Tuesday, 24 May 2016
Unlike the declining populations of many fish species, the number of cephalopods (octopus, cuttlefish and squid) has increased in the world’s oceans over the past 60 years, a University of Adelaide study has found.
The international team, led by researchers from the University’s Environment Institute, compiled a global database of cephalopod catch rates to investigate long-term trends in abundance, published in Cell Press journal Current Biology.
“Our analyses showed that cephalopod abundance has increased since the 1950s, a result that was remarkably consistent across three distinct groups,” says lead author Dr Zoë Doubleday, Research Fellow in the Environment Institute and School of Biological Sciences.
“Cephalopods are often called ‘weeds of the sea’ as they have a unique set of biological traits, including rapid growth, short lifespans and flexible development. These allow them to adapt to changing environmental conditions (such as temperature) more quickly than many other marine species, which suggests that they may be benefiting from a changing ocean environment.”
Dr Doubleday says the research stemmed from an investigation of declining numbers of the iconic Giant Australian cuttlefish.
“There has been a lot of concern over declining numbers of the iconic Giant Australian cuttlefish at the world-renowned breeding ground in South Australia’s Spencer Gulf,” Dr Doubleday says. “To determine if similar patterns were occurring elsewhere, we compiled this global-scale database. Surprisingly, analyses revealed that cephalopods, as a whole, are in fact increasing; and since this study, cuttlefish numbers from this iconic population near Whyalla are luckily bouncing back.”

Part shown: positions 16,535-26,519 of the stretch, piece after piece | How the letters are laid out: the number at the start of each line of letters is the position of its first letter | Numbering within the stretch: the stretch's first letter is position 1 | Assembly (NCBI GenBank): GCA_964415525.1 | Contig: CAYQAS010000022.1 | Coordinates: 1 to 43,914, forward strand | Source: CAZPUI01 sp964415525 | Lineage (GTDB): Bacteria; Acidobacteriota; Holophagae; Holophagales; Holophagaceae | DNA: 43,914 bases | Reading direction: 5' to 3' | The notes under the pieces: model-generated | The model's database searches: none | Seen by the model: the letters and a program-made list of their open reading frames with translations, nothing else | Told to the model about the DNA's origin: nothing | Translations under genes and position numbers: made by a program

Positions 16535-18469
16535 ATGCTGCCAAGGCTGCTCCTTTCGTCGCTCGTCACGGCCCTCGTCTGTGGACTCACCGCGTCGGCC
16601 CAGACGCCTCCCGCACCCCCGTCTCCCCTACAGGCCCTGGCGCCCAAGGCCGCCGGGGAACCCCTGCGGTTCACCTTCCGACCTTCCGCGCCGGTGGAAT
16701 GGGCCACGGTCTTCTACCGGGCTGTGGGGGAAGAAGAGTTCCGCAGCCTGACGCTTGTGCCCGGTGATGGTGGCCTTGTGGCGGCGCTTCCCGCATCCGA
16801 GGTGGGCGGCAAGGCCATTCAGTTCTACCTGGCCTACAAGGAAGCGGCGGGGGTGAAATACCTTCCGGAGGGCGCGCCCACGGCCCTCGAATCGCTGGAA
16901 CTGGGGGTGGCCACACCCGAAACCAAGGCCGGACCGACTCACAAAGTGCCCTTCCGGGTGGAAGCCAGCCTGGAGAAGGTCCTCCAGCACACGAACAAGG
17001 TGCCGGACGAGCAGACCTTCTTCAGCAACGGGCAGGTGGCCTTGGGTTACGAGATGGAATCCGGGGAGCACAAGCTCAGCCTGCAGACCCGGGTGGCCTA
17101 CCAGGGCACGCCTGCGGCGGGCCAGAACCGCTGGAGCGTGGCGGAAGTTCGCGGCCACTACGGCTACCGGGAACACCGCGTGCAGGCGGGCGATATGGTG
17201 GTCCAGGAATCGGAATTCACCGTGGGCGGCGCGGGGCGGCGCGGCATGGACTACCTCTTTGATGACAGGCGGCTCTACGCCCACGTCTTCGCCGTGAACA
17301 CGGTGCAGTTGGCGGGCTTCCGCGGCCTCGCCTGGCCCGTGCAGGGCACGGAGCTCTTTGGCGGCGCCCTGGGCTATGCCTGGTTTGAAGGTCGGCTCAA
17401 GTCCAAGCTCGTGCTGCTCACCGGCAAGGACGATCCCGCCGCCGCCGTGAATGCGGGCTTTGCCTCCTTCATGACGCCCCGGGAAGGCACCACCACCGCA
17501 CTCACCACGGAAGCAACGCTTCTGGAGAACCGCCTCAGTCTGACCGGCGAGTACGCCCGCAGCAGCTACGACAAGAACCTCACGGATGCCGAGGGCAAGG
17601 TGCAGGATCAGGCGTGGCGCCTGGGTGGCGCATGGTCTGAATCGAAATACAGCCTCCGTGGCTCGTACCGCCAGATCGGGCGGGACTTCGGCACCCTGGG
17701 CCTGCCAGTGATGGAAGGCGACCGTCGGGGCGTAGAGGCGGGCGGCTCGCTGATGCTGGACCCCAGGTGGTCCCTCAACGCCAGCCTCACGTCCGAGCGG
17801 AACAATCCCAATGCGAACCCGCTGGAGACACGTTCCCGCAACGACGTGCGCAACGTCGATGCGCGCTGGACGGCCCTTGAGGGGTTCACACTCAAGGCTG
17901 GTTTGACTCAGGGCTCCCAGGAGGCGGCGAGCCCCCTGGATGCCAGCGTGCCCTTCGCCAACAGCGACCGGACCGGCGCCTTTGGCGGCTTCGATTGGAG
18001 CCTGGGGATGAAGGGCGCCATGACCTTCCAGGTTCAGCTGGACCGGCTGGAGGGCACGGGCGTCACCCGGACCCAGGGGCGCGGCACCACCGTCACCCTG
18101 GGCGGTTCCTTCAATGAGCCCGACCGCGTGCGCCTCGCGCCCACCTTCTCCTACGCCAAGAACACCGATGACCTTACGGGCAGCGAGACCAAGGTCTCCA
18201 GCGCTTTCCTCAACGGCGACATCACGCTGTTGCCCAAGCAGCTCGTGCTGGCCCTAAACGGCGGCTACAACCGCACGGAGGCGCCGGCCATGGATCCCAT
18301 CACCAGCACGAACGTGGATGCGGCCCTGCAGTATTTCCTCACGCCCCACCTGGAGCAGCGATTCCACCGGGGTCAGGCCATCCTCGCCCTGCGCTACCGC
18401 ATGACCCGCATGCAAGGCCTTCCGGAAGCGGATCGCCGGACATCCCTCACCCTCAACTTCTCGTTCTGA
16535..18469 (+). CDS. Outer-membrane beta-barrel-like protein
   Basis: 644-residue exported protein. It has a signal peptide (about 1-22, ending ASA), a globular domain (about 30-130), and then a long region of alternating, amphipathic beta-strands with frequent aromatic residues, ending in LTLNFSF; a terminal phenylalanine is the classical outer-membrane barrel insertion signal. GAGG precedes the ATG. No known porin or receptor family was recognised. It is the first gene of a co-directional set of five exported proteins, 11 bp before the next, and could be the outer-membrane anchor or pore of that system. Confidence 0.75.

Project leader Professor Bronwyn Gillanders says large-scale changes to the marine environment, brought about by human activities, may be driving the global increase in cephalopods.
“Cephalopods are an ecologically and commercially important group of invertebrates that are highly sensitive to changes in the environment,” Professor Gillanders says. “We’re currently investigating what may be causing them to proliferate – global warming and overfishing of fish species are two theories. It is a difficult, but important question to answer, as it may tell us an even bigger story about how human activities are changing the ocean.”
Cephalopods are found in all marine habitats and, as well as being voracious predators, they are also an important source of food for many marine species, as well as humans.
“As such, the increase in abundance has significant and complex implications for both the marine food web and us,” says Dr Doubleday.
Giant Australian cuttlefish (Sepia apama), Spencer Gulf, South Australia. Photo by David Wiltshire